In the 2000 census, there were 35 million Americans over the age 65! We are living longer, yet are more separated from family than ever before. Baby boomers are caring for both their children and their parents in record numbers.

More and more senior living centers, nursing homes, and assistive living centers are being built to provide for the older Americans. How do you know when it’s time to talk to your parent about moving out of their home and into a safer place? When should you consider moving a parent into a nursing home or long term nursing unit? It’s not an easy decision. You need to consider your parent’s health, safety, and if they could be affecting the health and safety of others around them.

  1. When checking on your parent, always come at different times to see if they are behaving appropriately for the day, time, and weather. Many seniors become very confused as the day winds down; it’s not unusual for them to function very well in the morning but to be confused in the evening and night time.
  2. Check to see how they are dressed. Are they changing their clothes every day? Is the clothing neat, clean, and appropriate for the time, place, event, and weather? Many seniors stop changing their clothes, bathing, and combing their hair as they age. They also may begin sleeping in their clothes and wear the same outfit daily.
  3. Look in the cupboard to see what food is in the home. Is it healthy and nutritious and of good variety? Many seniors have money issues and are too embarrassed to discuss it or go shopping daily ending with a stock pile of the same foods. Are they buying food that is nutritious? Are they on a special diet?
  4. Look at the stove and cupboard areas to see if they are any burn marks on cupboards or carpets. Seniors may forget about things left on burners or microwave inappropriate containers, causing fire hazards.
  5. Check on medications to see if amount in bottles is correct. Seniors may be skimping on medications due to financial concerns or maybe taking too many or too little. Always check medications each time you visit.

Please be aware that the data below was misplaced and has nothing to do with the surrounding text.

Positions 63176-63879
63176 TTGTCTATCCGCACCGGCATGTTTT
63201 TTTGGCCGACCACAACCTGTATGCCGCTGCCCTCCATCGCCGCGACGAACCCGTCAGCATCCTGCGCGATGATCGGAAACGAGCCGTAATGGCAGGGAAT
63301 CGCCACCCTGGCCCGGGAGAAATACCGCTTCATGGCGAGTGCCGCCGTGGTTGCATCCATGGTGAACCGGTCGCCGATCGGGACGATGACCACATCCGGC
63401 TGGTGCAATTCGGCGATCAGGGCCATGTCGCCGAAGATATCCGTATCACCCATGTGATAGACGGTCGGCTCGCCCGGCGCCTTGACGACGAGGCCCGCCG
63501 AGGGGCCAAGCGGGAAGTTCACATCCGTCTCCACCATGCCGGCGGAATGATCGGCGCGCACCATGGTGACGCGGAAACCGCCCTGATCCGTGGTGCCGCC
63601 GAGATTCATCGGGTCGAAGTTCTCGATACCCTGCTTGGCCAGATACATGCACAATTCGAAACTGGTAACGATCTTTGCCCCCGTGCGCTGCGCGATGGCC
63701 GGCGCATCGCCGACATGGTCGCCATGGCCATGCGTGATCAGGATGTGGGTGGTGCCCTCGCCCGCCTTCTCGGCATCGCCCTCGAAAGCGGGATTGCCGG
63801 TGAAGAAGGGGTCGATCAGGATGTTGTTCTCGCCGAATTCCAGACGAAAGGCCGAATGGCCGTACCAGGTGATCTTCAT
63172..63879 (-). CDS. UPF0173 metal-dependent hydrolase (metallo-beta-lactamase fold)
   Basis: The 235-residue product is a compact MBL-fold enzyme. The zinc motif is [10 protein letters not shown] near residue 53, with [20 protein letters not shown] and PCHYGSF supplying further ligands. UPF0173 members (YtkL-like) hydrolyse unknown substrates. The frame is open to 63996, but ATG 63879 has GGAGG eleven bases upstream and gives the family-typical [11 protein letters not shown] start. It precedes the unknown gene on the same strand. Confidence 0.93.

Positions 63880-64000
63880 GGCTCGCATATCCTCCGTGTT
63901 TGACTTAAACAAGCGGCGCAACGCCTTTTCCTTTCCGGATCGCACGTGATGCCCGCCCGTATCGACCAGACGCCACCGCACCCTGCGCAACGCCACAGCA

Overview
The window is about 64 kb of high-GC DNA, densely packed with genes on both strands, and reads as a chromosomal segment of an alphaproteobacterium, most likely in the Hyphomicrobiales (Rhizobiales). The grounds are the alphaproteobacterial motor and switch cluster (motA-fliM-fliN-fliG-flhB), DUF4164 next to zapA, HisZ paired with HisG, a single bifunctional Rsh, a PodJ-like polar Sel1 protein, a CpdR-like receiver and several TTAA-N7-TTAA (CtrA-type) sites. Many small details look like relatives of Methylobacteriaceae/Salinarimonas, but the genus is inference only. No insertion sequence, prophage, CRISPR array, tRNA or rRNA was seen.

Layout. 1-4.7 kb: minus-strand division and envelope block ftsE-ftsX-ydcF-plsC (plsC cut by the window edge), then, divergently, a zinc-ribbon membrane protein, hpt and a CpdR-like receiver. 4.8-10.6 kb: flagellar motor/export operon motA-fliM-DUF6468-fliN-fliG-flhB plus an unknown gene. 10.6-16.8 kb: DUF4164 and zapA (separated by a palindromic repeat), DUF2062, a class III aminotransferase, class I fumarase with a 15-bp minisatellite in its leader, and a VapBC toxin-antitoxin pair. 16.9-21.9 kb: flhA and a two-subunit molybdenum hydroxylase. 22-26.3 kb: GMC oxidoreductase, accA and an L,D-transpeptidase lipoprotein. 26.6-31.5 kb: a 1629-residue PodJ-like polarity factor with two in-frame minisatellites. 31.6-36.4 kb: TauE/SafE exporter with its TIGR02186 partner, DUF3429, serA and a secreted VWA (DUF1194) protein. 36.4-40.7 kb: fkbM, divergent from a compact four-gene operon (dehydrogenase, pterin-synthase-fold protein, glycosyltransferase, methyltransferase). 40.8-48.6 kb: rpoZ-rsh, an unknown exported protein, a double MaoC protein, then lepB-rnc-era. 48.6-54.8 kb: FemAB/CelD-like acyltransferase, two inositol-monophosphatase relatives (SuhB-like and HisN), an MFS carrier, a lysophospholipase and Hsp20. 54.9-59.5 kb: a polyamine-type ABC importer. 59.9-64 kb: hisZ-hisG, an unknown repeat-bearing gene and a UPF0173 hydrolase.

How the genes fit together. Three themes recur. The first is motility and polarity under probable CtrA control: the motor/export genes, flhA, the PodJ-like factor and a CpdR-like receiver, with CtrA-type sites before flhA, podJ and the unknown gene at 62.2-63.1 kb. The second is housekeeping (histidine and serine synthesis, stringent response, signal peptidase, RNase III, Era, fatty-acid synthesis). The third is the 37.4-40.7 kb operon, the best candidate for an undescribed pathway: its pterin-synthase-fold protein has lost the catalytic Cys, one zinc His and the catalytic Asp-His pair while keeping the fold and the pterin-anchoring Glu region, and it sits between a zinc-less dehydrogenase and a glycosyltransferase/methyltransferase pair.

6. Check on the bills to see if they have been paid. Many seniors no longer understand how to pay bills and simply begin collecting mail. Others may begin sending checks and credit card information to everything to arrives in the mail.
  7. Check to see if the clocks have the correct time.
  8. Is the home neat and clean? Are the dishes washed and cleaned or just returned to the cupboard?
  9. Is your family member able to carry on a conversation or do they just reply with “yes” and “no”? Do they order for themselves when you go out or do they agree to have what someone else ordered? Do they answer with “I don’t know” frequently or laugh things off? These behaviors could be signs that they are unable to find the right words to communicate, or are disoriented.
  10. Look around the home. Do you see things in bizarre or inappropriate places: stored under the sink, in the oven, under furniture, etc.? Do you find alcohol or empty bottles in the home or in the trash/recycling?
  11. Does your family member frequently complain they can’t find things like car keys, hair brushes, eye glasses, etc.?

While all of us lose our car keys and eye glasses occasionally, the biggest factor is if you indicated yes to most of the other questions! Answering yes to the majority of these questions indicates that it is time to begin searching for placement for your family member to protect them. Falls, fires, accidental poisoning from medication or foods, and the inability to make safe decisions all affect the health, safety, and potential longevity of your family member’s life and financial stability. We must protect our family members as they age if they are unable to care for themselves. Making a choice to place a family member in a care facility may not be easy, but to fully care for them we may need to step forward and make that difficult decision.